This morning I read an article at Science News on iron and phosphorus being the current limiting factors on phytoplankton photosynthesis in the Atlantic:

The article stated that wind-blown iron picked up from the Sahara is deposited largely in the North Atlantic where it unleashes phytoplankton growth and photosynthesis. The South Atlantic, on the other hand receives no such iron and so it does not have as much primary productivity as the North Atlantic. Then I remembered that a couple of years ago a hurricane occurred in the South Atlantic for the first time in history, and I wondered if the two phenomena were related. After all, denser phytoplankton should intercept more solar energy at the ocean surface and heat it up more than adjacent waters having less phytoplankton, and hurricanes are born of heated oceanic waters. Therefore, is it possible that Saharan iron aggravates hurricane formation in the North Atlantic?

Back to the cold - my garden has been planted according to a calendar made available by our local land grant university:

I began following their recommendations last summer, each month planting only the crops they recommended for my locale and planting them during the months they recommended. And the garden has been producing a steady stream of fresh organic veggies ever since. Lettuce harvests are waning but broccoli is being harvested almost weekly now, little-unharmed by the freezing weather.

Scallions are always there – just go get some whenever you want. Oregano, anisette and cilantro are almost-daily harvested and used in dinner. Cabbage appears to be a month away from harvesting. Sweet pea vines are about a foot long and are on hold until there is a little more warmth. Garlic, and yellow and red onions are coming along nicely. I planted the Brussels sprouts a couple of weeks ago, and boy are they hunkered down from the cold! Down but not out – they are still green and appear undamaged by the nightly nips. Yeah, broccoli and cabbage leaves look a teensy bit wilted, but they are not damaged. The point is that every time I follow the calendar’s advice, it works, and I bet your state's land grant university has a calendar for you. Fresh veggies in summer, autumn and bitter winter so far. It doesn’t get any better than that. Kudos to UF IFAS! I only regret that the garden is not larger. Oh, and there’s NO insect pests to worry about in the winter.

Come on-a my house, I’m a-gonna give you veggies…

Friday, January 1, 2010

Chill Mystery at Lake Baikal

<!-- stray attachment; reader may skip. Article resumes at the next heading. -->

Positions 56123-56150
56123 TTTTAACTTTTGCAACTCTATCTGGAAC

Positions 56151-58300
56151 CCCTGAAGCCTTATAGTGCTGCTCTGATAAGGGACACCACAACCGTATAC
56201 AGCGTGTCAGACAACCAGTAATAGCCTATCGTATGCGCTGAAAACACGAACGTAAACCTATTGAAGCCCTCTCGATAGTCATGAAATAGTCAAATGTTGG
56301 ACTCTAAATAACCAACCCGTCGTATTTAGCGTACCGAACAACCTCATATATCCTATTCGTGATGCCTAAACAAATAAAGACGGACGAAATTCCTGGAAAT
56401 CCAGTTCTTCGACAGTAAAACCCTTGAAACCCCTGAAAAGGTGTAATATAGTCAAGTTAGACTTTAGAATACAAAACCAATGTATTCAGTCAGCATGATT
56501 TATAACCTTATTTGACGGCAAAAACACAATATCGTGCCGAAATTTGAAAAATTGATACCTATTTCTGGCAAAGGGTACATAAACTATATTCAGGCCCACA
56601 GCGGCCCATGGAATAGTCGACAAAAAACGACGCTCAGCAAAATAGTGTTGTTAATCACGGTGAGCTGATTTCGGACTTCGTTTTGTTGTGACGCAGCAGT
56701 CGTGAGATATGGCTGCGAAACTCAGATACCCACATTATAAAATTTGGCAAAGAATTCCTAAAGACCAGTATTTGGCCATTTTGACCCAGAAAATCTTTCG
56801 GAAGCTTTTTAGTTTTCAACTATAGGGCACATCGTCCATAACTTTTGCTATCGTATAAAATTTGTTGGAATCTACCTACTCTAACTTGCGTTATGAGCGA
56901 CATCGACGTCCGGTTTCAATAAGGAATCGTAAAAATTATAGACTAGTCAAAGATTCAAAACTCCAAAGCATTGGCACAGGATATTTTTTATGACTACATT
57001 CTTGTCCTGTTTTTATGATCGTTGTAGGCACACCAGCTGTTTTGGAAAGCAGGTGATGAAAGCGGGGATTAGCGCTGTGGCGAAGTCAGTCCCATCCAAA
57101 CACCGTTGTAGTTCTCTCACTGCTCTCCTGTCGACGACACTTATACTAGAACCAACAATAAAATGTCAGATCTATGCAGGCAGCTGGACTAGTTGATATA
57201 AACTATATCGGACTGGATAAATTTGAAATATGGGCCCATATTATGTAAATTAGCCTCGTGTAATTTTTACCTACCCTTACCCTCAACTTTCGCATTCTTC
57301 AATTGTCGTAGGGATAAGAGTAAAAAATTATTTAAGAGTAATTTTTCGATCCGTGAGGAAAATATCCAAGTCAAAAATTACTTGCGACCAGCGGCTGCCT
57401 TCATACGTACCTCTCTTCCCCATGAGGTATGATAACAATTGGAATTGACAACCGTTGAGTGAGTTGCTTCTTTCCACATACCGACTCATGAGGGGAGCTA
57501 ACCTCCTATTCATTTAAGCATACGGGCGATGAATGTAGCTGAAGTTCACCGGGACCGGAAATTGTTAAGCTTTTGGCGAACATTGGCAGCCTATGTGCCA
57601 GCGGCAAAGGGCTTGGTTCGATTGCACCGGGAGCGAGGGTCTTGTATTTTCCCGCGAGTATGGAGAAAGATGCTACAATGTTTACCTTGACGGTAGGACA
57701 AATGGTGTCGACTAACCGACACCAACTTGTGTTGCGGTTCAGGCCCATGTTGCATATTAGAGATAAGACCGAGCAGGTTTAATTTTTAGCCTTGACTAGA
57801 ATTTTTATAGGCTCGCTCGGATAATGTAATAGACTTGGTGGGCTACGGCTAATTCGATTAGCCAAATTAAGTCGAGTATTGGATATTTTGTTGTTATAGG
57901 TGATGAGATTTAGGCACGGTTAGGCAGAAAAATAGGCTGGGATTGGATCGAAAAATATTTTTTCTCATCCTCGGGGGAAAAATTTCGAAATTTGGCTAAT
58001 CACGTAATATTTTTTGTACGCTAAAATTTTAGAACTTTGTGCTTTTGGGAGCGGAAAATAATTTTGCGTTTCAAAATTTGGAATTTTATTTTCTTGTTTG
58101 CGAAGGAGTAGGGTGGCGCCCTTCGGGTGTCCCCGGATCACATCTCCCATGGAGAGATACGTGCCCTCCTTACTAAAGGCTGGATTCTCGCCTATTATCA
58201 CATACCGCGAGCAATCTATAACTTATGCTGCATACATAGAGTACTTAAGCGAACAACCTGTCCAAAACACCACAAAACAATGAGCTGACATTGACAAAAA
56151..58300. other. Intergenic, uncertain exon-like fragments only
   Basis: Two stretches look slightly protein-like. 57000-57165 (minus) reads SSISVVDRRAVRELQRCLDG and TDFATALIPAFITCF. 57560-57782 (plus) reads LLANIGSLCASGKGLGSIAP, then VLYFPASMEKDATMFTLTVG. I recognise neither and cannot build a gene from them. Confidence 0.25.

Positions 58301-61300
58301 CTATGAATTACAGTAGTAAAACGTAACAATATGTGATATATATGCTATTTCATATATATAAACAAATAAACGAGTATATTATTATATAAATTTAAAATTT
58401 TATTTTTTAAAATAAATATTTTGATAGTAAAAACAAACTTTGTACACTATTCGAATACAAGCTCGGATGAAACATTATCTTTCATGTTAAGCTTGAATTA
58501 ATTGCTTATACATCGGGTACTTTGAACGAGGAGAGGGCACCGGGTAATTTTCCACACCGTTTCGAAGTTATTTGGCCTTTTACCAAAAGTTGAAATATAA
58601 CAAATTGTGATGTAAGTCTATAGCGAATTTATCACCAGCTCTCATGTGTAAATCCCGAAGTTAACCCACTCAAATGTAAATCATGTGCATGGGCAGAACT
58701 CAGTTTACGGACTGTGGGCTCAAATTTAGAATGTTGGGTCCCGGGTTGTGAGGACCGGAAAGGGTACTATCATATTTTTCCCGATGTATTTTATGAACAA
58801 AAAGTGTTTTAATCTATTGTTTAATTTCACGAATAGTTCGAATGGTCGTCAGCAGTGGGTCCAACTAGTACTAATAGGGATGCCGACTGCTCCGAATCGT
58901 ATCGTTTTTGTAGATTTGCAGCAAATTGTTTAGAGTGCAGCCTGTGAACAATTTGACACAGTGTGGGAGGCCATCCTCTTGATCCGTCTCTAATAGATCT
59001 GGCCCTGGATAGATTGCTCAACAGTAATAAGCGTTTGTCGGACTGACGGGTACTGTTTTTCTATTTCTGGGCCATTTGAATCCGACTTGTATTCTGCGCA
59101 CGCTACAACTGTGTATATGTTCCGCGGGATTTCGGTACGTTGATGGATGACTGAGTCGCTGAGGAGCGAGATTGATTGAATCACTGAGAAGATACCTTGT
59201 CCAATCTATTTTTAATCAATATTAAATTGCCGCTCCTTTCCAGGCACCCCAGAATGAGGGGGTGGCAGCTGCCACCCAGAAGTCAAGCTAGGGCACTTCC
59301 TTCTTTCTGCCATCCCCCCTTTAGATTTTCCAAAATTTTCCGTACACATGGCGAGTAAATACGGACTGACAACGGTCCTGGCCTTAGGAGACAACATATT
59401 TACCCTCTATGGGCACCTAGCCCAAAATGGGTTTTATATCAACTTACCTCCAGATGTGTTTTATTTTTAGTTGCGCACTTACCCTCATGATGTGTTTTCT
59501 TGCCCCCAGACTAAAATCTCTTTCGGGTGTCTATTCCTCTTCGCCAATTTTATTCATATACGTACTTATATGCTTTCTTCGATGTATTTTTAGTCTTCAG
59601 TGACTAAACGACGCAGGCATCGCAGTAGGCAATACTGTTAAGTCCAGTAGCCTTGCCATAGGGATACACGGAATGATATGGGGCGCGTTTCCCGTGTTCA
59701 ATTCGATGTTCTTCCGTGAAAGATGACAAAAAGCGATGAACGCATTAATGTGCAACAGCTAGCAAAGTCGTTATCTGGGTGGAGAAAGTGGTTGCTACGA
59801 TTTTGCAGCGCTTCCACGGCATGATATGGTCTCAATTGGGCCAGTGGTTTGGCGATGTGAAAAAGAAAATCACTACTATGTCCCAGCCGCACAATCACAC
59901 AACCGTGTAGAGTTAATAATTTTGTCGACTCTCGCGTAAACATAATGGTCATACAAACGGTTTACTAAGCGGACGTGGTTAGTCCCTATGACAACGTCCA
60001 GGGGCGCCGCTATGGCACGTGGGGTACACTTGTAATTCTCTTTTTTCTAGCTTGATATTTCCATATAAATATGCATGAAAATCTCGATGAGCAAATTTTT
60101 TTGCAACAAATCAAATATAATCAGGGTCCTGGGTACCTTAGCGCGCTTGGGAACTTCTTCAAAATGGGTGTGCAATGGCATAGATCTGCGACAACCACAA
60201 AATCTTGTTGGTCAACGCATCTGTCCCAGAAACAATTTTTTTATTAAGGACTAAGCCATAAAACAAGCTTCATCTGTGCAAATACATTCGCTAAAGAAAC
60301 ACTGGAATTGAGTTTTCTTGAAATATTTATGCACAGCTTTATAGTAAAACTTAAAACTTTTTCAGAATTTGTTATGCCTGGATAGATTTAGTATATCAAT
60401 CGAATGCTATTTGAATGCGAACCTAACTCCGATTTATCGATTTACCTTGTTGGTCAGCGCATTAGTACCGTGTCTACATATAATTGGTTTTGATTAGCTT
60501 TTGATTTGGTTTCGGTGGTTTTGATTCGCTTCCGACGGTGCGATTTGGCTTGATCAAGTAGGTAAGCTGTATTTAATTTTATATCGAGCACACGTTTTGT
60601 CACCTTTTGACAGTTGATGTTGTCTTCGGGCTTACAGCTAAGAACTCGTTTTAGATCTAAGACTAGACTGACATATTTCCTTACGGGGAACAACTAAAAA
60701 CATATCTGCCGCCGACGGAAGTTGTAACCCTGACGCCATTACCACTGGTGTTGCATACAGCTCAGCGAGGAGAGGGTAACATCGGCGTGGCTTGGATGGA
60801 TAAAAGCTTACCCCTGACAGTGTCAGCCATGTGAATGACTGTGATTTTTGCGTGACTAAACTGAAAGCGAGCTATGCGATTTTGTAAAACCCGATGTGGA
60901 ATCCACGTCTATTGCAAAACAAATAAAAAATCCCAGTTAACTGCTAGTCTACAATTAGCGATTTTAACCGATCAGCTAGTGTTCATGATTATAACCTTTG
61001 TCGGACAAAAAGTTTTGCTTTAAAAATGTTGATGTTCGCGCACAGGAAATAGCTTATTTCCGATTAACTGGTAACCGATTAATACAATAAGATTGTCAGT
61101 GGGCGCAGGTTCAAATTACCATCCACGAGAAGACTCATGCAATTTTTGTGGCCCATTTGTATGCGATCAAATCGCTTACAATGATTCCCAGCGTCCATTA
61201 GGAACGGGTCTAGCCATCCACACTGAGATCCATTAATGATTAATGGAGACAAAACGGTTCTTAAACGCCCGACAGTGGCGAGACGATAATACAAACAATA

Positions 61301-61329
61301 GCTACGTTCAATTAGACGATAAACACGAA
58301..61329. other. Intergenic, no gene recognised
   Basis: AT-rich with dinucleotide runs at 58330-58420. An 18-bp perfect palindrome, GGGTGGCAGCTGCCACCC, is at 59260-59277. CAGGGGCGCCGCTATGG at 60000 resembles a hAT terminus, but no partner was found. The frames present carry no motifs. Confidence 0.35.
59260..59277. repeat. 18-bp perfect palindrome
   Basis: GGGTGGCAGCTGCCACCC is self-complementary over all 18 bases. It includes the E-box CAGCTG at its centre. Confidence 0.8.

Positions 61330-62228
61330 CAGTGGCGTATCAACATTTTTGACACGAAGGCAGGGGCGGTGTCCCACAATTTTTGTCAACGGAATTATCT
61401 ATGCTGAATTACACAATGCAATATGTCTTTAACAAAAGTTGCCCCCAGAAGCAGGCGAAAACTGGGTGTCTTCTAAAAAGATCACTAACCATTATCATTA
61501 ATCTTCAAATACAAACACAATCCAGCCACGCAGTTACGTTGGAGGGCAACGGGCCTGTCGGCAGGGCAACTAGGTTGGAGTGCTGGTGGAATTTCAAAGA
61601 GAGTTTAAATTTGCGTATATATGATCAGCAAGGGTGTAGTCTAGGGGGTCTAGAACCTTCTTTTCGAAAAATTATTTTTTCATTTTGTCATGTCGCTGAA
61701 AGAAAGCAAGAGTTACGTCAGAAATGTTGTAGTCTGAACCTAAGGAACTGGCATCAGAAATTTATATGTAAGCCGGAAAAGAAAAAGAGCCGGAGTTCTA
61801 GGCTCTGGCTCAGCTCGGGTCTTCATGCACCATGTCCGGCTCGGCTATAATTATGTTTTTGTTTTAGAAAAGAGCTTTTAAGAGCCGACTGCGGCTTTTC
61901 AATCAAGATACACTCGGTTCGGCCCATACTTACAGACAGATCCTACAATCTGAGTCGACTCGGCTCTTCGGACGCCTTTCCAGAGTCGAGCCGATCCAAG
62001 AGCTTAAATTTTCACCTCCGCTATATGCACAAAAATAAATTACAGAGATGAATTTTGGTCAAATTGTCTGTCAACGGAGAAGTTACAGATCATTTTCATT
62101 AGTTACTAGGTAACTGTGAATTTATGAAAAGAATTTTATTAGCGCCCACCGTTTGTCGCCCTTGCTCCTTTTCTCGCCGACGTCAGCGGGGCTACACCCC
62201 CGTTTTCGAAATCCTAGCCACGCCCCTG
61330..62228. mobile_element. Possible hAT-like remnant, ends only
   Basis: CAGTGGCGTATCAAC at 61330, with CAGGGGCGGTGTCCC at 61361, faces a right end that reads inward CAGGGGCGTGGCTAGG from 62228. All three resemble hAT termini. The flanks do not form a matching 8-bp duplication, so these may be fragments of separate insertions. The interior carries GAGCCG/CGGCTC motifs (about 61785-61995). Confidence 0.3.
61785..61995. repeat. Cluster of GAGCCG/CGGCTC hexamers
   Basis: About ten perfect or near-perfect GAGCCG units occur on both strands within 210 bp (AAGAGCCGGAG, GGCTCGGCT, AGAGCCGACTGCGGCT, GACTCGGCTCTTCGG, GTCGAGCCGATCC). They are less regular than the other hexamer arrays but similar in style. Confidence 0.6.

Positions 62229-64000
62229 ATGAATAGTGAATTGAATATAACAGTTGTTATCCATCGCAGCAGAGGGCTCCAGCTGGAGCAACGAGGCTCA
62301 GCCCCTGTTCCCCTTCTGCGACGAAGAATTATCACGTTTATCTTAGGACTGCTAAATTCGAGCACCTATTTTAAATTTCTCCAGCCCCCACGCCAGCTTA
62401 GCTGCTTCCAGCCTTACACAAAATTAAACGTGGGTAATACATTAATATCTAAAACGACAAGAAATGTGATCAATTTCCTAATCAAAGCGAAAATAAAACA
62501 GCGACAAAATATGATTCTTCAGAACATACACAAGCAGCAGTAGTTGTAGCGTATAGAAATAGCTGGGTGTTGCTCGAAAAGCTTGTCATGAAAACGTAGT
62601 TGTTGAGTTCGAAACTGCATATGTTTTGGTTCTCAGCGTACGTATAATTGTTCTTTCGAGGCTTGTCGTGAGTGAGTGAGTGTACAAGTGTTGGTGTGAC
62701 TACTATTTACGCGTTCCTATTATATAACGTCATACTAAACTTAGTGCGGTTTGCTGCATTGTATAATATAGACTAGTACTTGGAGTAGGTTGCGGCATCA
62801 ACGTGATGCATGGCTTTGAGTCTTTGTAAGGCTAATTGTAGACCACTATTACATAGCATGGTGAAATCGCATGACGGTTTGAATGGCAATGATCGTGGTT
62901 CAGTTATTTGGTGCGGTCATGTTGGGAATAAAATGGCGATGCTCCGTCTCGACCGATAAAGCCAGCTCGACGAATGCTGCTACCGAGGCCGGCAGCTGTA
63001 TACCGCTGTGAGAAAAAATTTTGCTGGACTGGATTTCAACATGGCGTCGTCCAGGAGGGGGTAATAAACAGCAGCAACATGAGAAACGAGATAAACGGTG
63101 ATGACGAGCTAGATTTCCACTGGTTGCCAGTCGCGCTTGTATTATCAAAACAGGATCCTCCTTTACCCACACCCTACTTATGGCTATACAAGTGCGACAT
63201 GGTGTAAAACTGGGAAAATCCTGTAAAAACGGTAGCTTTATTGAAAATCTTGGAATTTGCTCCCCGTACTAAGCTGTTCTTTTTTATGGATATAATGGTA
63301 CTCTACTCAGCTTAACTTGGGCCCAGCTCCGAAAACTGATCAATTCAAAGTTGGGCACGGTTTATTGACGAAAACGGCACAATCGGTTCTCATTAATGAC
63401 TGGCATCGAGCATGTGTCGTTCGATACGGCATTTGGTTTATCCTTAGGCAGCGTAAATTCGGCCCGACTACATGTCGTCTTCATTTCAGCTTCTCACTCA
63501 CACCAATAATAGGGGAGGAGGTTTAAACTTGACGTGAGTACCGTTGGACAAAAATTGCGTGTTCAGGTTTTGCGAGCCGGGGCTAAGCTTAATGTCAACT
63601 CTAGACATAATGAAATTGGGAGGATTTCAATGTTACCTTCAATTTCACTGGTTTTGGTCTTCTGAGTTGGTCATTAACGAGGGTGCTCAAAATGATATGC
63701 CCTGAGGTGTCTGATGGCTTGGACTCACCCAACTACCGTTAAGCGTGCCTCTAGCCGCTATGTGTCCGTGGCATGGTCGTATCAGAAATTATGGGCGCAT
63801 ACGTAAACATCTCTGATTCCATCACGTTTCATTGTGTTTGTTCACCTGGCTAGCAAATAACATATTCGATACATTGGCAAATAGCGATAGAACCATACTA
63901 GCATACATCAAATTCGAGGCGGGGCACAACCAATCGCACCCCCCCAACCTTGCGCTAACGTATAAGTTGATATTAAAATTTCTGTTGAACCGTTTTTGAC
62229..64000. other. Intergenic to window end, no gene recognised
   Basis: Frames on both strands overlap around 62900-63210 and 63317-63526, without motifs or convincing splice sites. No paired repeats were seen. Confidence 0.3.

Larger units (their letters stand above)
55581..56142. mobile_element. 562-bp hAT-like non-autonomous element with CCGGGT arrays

I ran across the banner NASA photograph and a very interesting, unexplained occurrence today at http://earthobservatory.nasa.gov/IOTD/view.php?id=38721

Ahem, I have a theory...

Start with a relatively warm upwelling that thaws, thins and cracks the ice, creating a mix of ice floes and open water in a restricted area that remains surrounded by thicker ice. Add a moving air mass, probably a cyclonic system (larger than a tornado, smaller than a typhoon) passing over the lake or close by. Winds caused by the storm and experienced on the lake will "clock around," say starting from the northwest, then becoming northerly then northeasterly then easterly in turn. Sailors know this phenomenon well. Such winds can steadily push ice floes initially to one side of the upwelling, compressing them into a denser mass, slowly rolling the mass around within the hole in a clockwise direction over the course of the storm event. If air temperature drops during the storm, the aggregated floes can refreeze together into a single mass that grows larger by accretion of adjacent floes, rather like rolling a snowball in fresh snow to make it larger.

This theory can explain several things observed in the NASA imagery: (1) the rolling ice mass is off-center in the hole, (2) ice floes are larger and presumably thicker in the center of the rolling mass, (3) there is a nearly complete ring of semi-open water around the perimeter of the hole and (4) there is a concentric ring-like appearance in floes around the hole propagating outward at least a full hole diameter to the north-northwest.

Because the rolling mass is pasted a teensy bit south of west on the west side of the hole, the wind was likely blowing from 85 – 90 degrees east of north when the NASA image was taken, or the wind had ceased to be a controlling factor after those conditions ended and new surface ice formed.

The theory does not need the upwelling to produce circular ice thinning, and indeed this hole is irregular in shape.

As for the upwelling, geothermal inputs may not be needed in this case. Ordinary wind seiche under northeasterly or easterly winds could produce an upwelling in this, the southern tip of Lake Baikal.